In an earlier article, I suggested that one of the best techniques of predicting your ETFs upcoming price path is to watch the top three stocks in the ETFs holdings. The top holdings are the muscle stocks of the fund, and tend to fuel its primary trend.
ETFs Top Holdings Reveal Fund’s Internal Price Strength
Recently, I’ve expanded this technique into a trading strategy. When appropriate, I purchase (or sell short) a position in one of the top three holdings. I target the component that is forming the predominant trending pattern. It must also exhibit the best set-up to deliver short-term profits.
My goal: By actually holding a position in a stock, even a small position, I find I am much more in tune with the ETF and its potential price direction.
Some traders would call this a “pairs” trade. My goal, however, is not to buy one vehicle and sell short the other to profit from the divergence. Rather, my objective is to confirm the trend or price pattern of my primary and larger position, the ETF, by owning shares of its top movers. When I have “skin in the game,” I tend to stay more in tune with a position, and see the pattern more clearly.
For example, say I have a position (trend) trade in a sector ETF in my IRA. (I maintain a trailing stop, and I keep an eye on the sector and the ETF’s top holdings. But I don’t sit and watch the fund trade on an intraday chart.)
When that ETF encounters a support or resistance area, I evaluate charts of its main components. This works best when the top 2-3 components comprise a sizeable percentage of the ETFs total structure. (When I trade sector ETFs as my main trade, I often use the Select Sector SPDRS, as their top holdings are generally more heavily weighted, percentage-wise, than the iShares funds.)
Next, I target the holding that’s setting up as a high-probability intraday or swing trade. If conditions are appropriate, I enter the trade. Now, I feel more “in tune” with the ETFs internal price strength.
In the two charts that follow, you can see an example of an ETF / top component trade.
Figure 1: Technology Select Sector SPDR Fund XLK Daily Chart
Figure 2: Microsoft Corp Daily Chart
Traders holding position trades in the ^XLK^ might have felt dubious when the ETF moved to the bottom of its channel at the beginning of this month (July). The fund held its trend line low, however, and then bounced nicely back above its 50-day moving average.
For Some Traders, Getting “Skin in the Game” Helps Pattern Recognition
To get a true evaluation of the fund’s strength, traders holding the XLK would keep an eye on ^MSFT^ which is the XLK’s top holding, at 10.26% of the fund. MSFT never penetrated its rising 50-day MA during the pullback – a bullish sign.
Why not just buy MSFT for a trend trade, instead of the XLK? ETF’s are naturally diversified. Especially now, smack in the middle of earning’s season, it’s wise to lower risk in long-term positions by using ETFs.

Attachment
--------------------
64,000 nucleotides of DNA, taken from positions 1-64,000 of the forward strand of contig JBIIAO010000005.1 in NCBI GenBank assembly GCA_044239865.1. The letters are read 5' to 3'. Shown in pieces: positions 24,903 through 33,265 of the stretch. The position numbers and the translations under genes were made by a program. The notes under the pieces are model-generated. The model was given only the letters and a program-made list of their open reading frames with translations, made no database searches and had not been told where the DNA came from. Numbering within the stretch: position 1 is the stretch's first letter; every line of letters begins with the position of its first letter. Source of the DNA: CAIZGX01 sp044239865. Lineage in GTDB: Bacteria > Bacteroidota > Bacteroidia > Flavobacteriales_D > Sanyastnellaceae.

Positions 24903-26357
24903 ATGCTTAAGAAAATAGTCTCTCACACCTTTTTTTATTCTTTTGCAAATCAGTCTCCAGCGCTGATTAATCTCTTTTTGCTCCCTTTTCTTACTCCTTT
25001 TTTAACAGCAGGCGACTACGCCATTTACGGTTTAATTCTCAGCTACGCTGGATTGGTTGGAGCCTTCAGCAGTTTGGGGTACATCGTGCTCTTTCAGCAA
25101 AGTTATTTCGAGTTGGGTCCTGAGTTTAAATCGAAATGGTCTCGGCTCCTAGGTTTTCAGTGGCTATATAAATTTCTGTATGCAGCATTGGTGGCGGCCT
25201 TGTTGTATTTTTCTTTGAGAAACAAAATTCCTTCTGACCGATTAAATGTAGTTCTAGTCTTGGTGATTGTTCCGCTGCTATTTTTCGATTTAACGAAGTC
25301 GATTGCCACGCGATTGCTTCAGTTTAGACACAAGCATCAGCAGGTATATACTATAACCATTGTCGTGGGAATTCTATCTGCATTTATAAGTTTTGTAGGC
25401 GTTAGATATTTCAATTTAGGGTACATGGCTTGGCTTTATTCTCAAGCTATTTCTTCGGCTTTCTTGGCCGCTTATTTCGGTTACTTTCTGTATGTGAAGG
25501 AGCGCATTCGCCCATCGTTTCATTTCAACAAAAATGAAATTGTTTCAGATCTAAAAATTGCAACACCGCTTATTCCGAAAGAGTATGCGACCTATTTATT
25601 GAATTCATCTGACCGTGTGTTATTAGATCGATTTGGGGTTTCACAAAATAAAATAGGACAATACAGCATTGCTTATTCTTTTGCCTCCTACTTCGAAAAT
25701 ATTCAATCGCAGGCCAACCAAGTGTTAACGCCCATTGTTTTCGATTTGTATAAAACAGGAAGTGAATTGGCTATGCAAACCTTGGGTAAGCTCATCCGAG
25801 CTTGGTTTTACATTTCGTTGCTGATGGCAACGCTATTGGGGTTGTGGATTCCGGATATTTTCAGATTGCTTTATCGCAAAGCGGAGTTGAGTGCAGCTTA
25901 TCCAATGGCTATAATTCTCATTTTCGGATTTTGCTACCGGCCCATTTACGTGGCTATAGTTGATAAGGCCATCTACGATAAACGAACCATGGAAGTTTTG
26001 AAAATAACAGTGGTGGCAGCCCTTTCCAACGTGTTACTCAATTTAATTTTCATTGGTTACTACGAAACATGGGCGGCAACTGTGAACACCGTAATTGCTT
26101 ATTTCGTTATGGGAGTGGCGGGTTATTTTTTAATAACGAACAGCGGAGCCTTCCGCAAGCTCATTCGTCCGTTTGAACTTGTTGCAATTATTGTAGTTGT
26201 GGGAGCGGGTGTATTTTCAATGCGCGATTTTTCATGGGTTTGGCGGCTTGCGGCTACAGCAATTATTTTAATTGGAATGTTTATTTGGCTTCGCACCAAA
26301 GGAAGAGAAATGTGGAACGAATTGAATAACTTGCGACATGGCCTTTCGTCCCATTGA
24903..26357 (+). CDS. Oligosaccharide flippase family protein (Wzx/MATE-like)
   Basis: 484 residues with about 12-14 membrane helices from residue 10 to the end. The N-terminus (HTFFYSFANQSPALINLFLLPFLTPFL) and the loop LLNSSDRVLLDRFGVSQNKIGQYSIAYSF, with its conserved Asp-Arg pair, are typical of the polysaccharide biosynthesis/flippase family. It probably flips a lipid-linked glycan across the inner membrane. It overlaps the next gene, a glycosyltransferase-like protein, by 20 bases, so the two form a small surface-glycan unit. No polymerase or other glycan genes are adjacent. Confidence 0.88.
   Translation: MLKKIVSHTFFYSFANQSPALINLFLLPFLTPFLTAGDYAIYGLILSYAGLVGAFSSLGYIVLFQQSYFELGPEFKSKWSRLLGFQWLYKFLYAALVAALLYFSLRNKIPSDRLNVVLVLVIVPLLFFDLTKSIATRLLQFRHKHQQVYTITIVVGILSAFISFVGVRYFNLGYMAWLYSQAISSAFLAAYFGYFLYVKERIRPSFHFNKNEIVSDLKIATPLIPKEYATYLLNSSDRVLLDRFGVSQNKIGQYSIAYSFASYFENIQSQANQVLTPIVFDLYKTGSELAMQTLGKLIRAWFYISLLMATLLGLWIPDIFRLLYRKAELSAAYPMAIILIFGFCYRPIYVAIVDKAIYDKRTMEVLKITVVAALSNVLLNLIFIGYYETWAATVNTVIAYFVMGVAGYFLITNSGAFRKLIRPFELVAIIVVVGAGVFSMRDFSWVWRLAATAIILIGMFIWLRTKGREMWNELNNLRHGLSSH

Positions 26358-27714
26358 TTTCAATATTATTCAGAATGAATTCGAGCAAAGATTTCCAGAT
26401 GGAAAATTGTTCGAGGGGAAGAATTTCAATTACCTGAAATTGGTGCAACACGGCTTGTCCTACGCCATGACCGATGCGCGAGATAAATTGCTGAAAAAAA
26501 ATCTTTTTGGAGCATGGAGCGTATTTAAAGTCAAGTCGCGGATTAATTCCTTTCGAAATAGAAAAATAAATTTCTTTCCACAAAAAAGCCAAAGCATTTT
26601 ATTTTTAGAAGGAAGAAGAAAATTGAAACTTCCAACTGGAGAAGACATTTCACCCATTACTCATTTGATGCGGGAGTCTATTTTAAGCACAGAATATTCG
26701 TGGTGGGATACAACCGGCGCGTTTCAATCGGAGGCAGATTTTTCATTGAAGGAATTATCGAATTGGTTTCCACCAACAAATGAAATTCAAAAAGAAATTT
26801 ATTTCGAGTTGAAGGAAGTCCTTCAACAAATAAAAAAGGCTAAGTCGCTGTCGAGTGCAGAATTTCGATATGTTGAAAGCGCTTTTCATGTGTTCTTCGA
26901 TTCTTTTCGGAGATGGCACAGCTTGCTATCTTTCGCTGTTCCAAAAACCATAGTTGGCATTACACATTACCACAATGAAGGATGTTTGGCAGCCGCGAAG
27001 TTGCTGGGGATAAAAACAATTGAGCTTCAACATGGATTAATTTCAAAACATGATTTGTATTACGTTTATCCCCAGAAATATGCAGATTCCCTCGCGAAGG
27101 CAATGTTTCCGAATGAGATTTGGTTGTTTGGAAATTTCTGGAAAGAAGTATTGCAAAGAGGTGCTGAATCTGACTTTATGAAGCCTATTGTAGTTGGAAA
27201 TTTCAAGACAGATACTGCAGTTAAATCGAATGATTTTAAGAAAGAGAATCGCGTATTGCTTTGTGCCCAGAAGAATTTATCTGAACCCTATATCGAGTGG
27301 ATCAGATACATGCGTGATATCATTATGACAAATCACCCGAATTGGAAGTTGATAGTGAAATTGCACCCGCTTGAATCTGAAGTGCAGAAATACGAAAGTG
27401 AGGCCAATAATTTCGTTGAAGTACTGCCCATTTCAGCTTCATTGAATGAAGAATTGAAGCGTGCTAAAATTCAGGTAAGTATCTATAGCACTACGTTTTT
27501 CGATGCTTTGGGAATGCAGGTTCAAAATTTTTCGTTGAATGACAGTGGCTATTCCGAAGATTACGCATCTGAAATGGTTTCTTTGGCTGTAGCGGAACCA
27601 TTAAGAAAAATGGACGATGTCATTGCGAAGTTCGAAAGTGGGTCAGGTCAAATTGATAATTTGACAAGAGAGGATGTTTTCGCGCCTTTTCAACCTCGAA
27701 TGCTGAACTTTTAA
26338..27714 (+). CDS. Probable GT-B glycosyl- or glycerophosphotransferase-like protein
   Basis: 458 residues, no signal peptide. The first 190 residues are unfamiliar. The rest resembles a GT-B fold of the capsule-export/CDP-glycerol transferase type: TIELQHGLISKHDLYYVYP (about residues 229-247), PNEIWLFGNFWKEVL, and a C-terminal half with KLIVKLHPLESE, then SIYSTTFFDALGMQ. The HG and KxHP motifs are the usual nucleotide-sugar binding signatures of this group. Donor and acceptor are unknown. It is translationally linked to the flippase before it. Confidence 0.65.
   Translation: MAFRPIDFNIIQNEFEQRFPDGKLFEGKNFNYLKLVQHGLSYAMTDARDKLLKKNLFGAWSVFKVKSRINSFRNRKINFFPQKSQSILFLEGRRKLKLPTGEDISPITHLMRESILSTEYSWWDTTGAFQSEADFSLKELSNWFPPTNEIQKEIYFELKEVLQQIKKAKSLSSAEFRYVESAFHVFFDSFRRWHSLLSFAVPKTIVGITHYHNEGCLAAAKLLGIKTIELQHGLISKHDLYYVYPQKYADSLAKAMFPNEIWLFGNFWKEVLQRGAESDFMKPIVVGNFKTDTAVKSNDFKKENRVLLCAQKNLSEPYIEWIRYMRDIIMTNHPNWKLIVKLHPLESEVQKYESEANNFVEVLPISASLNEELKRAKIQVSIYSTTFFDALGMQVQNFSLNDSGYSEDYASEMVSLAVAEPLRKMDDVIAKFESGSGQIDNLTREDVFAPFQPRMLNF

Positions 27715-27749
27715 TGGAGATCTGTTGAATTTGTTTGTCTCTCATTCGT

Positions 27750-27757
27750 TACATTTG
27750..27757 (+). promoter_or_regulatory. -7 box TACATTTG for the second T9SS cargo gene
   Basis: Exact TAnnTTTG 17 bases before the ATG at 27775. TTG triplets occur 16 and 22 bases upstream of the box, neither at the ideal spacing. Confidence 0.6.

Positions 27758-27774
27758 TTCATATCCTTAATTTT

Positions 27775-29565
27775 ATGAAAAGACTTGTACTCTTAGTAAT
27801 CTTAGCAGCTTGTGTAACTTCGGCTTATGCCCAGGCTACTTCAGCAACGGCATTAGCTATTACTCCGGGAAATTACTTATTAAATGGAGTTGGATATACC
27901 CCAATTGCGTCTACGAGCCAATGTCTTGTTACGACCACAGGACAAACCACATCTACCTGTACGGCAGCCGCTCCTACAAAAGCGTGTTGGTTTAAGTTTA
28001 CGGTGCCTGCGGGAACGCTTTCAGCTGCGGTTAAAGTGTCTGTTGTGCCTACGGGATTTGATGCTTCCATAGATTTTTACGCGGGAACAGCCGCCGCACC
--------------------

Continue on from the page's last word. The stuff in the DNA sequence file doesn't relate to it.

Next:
If you check the top holdings of the XLK, you’ll note second and third top holdings are IBM Inc. and AT&T Inc. A daily chart of ^IBM^, shows the tech behemoth its pullback low of $100, then rocketed higher. ^T^ is struggling at a discount to its 50-day MA.
Now, let’s go back to the main XLK holding, MSFT. As soon as “Mister Softee” gained momentum off of its 50-day MA on strong volume, traders could buy a modest position with the intention of holding it for a swing trade or intraday trade. Goal: to monitor the strength of its momentum and relate it to the XLK. For the next three days, MSFT’s price action on an hourly chart shows the pattern to be orderly and positive. The gap up on July 15, and subsequent move up to overhead resistance, completes the run to the profit target for this short-term trade.
Now, as you can see on the hard right edge of the chart, both the XLK and MSFT have reached potent overhead resistance. Swing traders would exit MSFT at their profit target, pocketing 10% or so gain. Those who like to sleep at night (again, this is earning’s season) might take a partial profit on the XLK IRA trade and raise the protective stop on the remainder.
What if Microsoft had told a different story? What if everything looked rosy at the entry, but then shortly thereafter, the software giant rolled to the downside and slid past the trade entry? As the top holding, MSFT’s weakness would indicate the fund’s internal strength was jeopardized. Wise traders would exit the MSFT trade and immediately manage risk on the XLK trade, as well.
To keep your ETF trades profitable, keep an eye on your fund’s top holdings. And to stay in tune with your ETF, consider trading one or two of its top holdings. Getting a little more skin in the game is can be a good way to keep green on your screen!
Toni Turner is a trader and investor with seventeen years of experience in the financial markets. She is the best-selling author of A Beginner’s Guide to Day Trading Online 2nd Edition, A Beginner’s Guide to Short Term Trading and Short-Term Trading in the New Stock Market. Toni has appeared on NBC, MSNBC, CNN, and CNBC. She has been interviewed on dozens of radio programs and featured in periodicals such as Fortune magazine, Stocks and Commodities, SFO, MarketWatch, Fidelity Active Trader, and Bloomberg Personal Finance.
Toni is the President of TrendStar Group, Inc.
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